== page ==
16th Street and Highway 1
Montara, CA 94037

Hostel Etiquette and Dorm Tips

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Staying at a HI USA hostel can be a life-changing experience: it’s where you interact with people and learn about cultures from all over the world, make lifelong friends and memories, and fall in love with a city that you’ve gotten to know like a local. It can also seem a little daunting if you’ve never stayed at a hostel before, but you’ll find that as soon as you step through our hostel doors there’s really nothing to be worried about. There are, however, a few unspoken but agreed upon rules between hostellers since there are many shared spaces to navigate and new people with different backgrounds who will be your temporary roommates. So, if you’re getting ready for your first adventure to a hostel and you’re not sure about the dos and don’ts (or you’d like a bit of a refresher if it’s been a while since you dormed it up), take a look at these suggestions to make sure your stay, and everyone else’s, is filled with nothing but good times. 

Dorm Tips and Hostel Etiquette 

Personal Space
Nothing becomes more precious than personal space when you’re in a multi-bed dorm, and just as much as you would like people to respect your space, you should do the same for others. 
Try to keep your belongings contained within the area around your bunk – pack your bag and keep it in your locker or under the bed (if you’re on the bottom), hang your wet towel from the back of the bed (and not over the side) and try to keep the mess to a minimum.  

Definitely don’t use your bunkmate’s bed as an extra bit of space to lay out your belongings when you’re packing your bag. 

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People love their sleep, especially if they’ve been travelling, so noise can be one of the most important things to keep in check when sharing a dorm. 
Snoring in a hostel may be the most complained about offense, but since it mainly can’t be helped, if you know you snore, it might be best to let the travelers in your dorm know before everyone goes to bed and the light sleepers can make a plan (bring earplugs if this is you).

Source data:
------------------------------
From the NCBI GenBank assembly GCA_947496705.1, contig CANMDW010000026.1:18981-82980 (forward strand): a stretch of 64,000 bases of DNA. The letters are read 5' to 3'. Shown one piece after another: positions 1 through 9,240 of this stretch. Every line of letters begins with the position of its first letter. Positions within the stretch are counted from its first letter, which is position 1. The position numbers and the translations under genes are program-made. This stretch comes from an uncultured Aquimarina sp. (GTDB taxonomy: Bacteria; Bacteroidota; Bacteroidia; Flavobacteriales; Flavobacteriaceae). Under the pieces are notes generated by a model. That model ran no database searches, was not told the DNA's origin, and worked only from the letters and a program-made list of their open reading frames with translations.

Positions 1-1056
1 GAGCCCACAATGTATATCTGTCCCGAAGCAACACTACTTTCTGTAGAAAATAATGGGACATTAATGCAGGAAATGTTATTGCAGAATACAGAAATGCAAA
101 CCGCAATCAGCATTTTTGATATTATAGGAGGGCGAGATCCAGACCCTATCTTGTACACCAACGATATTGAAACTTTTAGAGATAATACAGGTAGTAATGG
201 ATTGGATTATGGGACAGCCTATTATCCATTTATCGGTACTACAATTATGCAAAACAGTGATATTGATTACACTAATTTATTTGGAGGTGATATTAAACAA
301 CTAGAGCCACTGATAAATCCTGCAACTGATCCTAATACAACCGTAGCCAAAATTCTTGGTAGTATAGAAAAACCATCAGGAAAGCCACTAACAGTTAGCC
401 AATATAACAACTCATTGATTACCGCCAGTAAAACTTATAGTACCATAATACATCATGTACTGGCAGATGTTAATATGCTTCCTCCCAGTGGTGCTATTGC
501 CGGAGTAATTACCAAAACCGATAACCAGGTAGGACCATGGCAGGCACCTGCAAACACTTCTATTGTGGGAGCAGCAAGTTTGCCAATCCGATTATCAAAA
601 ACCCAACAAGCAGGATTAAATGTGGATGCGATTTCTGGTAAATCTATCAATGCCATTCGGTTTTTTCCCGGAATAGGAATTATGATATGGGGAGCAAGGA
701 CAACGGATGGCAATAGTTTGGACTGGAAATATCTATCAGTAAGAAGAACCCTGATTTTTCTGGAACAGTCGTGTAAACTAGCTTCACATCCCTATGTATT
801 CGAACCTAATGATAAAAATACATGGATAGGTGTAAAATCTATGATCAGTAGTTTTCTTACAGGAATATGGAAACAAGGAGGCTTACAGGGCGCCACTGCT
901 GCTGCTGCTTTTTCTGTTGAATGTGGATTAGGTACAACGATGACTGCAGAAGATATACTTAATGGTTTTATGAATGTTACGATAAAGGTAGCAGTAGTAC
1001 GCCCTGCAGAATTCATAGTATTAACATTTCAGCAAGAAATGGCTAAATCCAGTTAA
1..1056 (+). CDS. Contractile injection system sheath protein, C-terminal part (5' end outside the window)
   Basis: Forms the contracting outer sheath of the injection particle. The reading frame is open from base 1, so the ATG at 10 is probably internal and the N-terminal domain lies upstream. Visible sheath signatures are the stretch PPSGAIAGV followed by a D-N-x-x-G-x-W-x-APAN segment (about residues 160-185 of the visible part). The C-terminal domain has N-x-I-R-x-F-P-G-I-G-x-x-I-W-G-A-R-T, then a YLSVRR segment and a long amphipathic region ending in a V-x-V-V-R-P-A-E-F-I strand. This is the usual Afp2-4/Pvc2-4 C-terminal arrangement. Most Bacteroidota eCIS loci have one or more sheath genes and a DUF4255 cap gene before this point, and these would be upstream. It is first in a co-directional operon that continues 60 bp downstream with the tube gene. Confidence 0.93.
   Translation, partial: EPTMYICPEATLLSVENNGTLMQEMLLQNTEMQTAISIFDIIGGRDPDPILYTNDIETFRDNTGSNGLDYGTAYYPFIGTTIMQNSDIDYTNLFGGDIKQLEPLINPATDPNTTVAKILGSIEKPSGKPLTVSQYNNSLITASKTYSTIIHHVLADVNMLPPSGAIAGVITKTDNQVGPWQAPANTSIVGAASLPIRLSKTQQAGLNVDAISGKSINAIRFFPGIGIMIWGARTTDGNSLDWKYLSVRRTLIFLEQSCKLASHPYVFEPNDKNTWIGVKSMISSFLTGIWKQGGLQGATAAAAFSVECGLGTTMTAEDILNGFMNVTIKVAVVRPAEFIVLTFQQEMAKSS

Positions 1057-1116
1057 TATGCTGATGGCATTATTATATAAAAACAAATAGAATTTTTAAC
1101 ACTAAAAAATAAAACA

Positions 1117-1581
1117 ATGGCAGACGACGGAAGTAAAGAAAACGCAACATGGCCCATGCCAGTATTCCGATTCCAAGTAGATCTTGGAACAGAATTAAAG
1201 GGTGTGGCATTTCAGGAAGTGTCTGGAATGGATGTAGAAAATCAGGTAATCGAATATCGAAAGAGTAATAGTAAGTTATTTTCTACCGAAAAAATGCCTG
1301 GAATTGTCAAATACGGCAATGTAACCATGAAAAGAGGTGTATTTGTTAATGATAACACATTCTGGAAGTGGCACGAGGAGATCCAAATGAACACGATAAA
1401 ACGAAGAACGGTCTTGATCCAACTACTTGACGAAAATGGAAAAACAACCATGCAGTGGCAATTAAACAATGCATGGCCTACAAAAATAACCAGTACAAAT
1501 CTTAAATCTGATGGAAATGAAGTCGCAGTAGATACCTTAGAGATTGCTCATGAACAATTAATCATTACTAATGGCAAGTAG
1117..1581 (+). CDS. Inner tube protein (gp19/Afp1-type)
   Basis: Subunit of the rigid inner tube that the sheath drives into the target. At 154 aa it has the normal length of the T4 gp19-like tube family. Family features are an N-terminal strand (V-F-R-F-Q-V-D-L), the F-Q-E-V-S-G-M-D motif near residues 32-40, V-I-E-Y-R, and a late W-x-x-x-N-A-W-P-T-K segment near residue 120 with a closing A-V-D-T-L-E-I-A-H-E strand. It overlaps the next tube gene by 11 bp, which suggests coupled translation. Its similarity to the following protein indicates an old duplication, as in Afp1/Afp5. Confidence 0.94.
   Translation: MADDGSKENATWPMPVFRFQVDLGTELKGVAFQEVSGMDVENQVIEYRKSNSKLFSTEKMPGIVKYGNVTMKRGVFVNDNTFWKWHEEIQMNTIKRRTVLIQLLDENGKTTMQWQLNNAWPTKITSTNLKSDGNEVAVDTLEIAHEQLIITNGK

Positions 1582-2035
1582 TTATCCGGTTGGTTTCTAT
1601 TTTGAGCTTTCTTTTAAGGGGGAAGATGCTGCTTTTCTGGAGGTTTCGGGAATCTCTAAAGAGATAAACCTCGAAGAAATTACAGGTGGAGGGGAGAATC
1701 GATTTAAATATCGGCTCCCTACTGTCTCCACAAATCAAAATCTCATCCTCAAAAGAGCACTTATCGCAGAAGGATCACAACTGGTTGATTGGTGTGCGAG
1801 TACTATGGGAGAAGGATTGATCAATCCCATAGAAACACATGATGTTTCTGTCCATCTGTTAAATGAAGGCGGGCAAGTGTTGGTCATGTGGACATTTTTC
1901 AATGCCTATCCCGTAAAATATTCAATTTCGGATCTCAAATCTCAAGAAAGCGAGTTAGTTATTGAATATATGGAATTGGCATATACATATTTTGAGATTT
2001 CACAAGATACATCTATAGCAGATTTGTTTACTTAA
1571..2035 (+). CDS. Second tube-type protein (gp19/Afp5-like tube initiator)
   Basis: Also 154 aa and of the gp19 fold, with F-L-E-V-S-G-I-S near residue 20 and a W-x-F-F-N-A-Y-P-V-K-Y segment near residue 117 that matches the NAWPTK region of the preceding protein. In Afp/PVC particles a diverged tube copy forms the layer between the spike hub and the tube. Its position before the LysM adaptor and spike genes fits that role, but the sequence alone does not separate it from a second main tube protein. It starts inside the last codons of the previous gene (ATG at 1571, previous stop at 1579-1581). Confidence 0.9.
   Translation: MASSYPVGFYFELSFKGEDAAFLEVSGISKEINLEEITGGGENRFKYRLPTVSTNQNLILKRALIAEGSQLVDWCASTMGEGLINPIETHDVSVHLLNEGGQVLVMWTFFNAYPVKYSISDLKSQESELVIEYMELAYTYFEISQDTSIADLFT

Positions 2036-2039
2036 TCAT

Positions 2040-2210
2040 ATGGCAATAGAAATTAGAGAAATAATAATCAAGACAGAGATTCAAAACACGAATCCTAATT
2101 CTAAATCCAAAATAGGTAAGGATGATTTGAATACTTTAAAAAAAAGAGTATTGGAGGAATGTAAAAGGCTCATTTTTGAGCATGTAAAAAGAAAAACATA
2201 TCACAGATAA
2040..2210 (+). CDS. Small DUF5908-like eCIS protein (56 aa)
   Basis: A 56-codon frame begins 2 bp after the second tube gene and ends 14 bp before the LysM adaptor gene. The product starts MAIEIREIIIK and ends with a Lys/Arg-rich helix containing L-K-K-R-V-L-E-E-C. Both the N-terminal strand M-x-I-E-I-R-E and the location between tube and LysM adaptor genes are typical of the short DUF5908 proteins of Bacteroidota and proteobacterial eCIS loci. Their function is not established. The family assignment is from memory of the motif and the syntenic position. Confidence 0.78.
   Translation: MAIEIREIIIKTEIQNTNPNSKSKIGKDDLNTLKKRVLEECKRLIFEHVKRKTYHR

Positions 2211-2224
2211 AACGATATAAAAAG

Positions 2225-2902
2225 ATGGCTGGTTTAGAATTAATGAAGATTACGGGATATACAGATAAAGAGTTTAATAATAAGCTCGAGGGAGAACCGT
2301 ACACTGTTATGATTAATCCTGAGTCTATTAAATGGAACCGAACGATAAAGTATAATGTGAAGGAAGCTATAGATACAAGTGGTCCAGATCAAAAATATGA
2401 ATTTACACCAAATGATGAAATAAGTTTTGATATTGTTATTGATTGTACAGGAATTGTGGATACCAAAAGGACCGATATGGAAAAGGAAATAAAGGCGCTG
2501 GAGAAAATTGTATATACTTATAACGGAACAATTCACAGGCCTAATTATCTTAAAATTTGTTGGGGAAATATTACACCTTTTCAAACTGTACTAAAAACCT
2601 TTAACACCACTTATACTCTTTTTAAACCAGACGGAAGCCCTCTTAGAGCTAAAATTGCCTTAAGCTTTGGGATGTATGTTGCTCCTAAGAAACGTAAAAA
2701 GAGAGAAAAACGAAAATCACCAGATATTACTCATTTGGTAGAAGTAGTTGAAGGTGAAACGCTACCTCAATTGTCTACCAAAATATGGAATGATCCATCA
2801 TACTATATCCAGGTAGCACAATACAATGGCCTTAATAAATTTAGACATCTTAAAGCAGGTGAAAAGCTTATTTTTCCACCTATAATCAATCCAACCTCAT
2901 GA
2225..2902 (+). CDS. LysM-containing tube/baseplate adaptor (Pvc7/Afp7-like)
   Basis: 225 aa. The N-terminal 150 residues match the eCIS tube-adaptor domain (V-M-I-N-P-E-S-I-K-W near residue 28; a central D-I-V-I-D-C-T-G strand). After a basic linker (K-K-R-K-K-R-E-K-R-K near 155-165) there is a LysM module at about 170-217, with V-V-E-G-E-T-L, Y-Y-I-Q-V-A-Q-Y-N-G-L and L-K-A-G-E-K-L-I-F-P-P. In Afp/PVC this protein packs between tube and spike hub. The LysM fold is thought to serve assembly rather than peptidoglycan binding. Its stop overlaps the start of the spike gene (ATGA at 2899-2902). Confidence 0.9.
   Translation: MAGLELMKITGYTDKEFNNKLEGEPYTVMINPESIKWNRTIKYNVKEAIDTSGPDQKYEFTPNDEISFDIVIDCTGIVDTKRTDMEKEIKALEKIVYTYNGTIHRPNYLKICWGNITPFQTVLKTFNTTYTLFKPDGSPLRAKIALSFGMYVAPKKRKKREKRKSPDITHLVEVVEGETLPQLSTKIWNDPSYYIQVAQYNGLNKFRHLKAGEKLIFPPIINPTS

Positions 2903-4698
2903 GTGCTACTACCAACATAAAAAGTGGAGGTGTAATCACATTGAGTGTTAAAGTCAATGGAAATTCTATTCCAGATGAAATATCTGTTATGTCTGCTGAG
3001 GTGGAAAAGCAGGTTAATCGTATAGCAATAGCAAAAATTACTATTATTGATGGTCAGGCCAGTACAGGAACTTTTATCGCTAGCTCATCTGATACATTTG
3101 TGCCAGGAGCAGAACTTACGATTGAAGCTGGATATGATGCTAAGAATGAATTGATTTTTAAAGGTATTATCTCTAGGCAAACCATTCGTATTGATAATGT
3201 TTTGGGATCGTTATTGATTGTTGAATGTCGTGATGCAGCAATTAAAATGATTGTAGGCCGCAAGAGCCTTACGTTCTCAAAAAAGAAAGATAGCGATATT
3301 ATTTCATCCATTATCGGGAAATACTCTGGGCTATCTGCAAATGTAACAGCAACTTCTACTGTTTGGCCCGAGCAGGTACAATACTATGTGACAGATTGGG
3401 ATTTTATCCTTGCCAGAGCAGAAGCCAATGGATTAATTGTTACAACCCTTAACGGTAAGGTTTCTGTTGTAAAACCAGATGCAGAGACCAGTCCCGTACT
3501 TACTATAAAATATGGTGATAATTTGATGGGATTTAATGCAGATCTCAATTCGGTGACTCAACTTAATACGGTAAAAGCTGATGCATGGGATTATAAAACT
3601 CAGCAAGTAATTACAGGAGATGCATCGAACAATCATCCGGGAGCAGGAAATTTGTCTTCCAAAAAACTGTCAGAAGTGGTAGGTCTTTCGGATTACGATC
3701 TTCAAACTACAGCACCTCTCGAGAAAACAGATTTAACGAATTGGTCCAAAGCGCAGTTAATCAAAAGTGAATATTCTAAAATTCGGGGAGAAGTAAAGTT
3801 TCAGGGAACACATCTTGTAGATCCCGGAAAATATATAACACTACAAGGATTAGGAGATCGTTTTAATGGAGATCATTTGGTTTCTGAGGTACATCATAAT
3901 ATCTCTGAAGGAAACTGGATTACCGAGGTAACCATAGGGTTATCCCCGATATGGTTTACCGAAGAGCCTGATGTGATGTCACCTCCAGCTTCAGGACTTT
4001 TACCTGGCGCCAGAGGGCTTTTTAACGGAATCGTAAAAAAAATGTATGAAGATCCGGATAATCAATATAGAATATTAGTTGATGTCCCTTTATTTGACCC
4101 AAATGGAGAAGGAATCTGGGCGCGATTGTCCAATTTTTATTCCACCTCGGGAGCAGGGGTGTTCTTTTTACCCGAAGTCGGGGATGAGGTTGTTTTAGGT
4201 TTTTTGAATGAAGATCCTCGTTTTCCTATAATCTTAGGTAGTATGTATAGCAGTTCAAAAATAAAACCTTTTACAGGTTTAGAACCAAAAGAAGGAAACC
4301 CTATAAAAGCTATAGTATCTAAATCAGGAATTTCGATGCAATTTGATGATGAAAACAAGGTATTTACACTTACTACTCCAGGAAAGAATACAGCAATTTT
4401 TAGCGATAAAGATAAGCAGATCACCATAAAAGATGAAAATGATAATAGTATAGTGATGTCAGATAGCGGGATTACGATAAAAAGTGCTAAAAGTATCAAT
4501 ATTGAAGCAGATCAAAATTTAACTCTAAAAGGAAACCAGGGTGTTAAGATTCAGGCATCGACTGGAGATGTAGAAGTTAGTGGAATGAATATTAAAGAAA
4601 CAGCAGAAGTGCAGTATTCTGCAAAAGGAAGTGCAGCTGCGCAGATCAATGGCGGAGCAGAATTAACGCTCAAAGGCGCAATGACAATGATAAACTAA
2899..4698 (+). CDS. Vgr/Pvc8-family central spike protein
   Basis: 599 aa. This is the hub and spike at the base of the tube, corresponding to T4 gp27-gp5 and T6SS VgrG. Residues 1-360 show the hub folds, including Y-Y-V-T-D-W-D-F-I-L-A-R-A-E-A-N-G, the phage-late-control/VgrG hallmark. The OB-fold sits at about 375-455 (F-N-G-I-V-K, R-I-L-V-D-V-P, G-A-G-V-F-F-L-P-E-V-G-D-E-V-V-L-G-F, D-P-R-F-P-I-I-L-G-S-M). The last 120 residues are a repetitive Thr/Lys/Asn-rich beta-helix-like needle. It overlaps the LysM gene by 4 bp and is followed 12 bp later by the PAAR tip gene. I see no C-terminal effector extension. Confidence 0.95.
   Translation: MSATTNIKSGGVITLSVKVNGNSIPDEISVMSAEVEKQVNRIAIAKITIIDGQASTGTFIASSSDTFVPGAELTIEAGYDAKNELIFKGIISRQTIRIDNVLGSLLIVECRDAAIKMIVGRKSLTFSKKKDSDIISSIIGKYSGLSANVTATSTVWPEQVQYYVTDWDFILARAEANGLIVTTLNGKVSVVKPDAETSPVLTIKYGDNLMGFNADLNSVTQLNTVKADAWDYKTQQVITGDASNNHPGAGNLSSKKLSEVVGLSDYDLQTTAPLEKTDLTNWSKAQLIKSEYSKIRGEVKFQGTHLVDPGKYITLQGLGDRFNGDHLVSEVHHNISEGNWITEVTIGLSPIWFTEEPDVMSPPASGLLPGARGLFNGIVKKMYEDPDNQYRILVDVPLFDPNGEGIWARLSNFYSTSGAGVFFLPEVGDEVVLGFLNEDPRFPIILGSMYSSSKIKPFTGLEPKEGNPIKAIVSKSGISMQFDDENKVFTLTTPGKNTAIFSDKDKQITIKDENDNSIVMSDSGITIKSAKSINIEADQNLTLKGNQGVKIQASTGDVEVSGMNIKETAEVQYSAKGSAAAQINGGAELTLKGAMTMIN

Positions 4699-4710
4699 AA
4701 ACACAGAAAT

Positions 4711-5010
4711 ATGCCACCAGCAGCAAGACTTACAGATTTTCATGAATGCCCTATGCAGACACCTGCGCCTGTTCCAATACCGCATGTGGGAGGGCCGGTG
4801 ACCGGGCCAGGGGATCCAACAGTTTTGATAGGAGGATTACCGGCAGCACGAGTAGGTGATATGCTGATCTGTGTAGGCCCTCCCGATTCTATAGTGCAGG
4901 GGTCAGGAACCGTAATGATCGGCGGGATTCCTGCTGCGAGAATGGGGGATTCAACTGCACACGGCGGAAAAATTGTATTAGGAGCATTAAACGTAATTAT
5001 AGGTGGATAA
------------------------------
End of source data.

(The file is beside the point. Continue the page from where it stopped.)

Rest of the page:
Alarms going off at the crack of dawn is probably the next enemy-making offence. So if you need to wake up early, let everyone in the dorm know your alarm will be going off, and if you don’t get up they have permission to wake you up as gently (or not) as they choose. Do not hit snooze

It should pretty much go without saying that you shouldn’t turn on the light when it’s dark and people are sleeping, whether you’re coming back from a night out, or leaving early in the morning. If you plan to go out, prepare everything you need for sleep – pajamas, toothbrush and anything else you might need – before you go out. If you’re leaving early, make sure you’re all packed up the night before, and if you must, use your phone as a flashlight. 

Remember, should a conflict arise for any reason, let the front desk staff know so they can help mediate and resolve the issue as best and as quickly as they can. 

Communal Spaces 
The communal spaces are one of the most important aspects of a hostel, and just like in the dorms, it’s important to be mindful and respectful of the space and of others.  

Gone are the days when hostellers had to do chores as part of their stay at HI USA hostels, but you still have to wash all the dishes you use in the shared kitchen and clean up after yourself if you’ve prepared a meal. In general, it’s a good rule to leave any common space in the hostel in the same condition that you’d like to find it.

You’ll find yourself having conversations or taking part in activities with people from a wealth of different backgrounds and cultures, and you’ll definitely encounter some differences – be it language or beliefs. Just remember to keep an open mind and stay respectful and kind. You’ll find that you probably have more in common than you think, and that’s how incredible friendships are made!

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Make the most of your hostel stay and take part in as many activities as you can so you get to know your fellow travelers and also see a side of the city or town you’re visiting that tourists typically don’t get to. HI USA hostel events are created especially for this purpose – introducing guests to great foods, sights and histories – so take advantage of them and discover something new! If you’re unsure of how to get started making friends, remember the two golden questions of hostelling: where are you from and where are you going to next


Do some more preparing and take a look at the five types of people you’re likely to meet at HI USA hostels


Now that you’re ready to hostel, book your stay at hiusa.org to support friends you haven’t met yet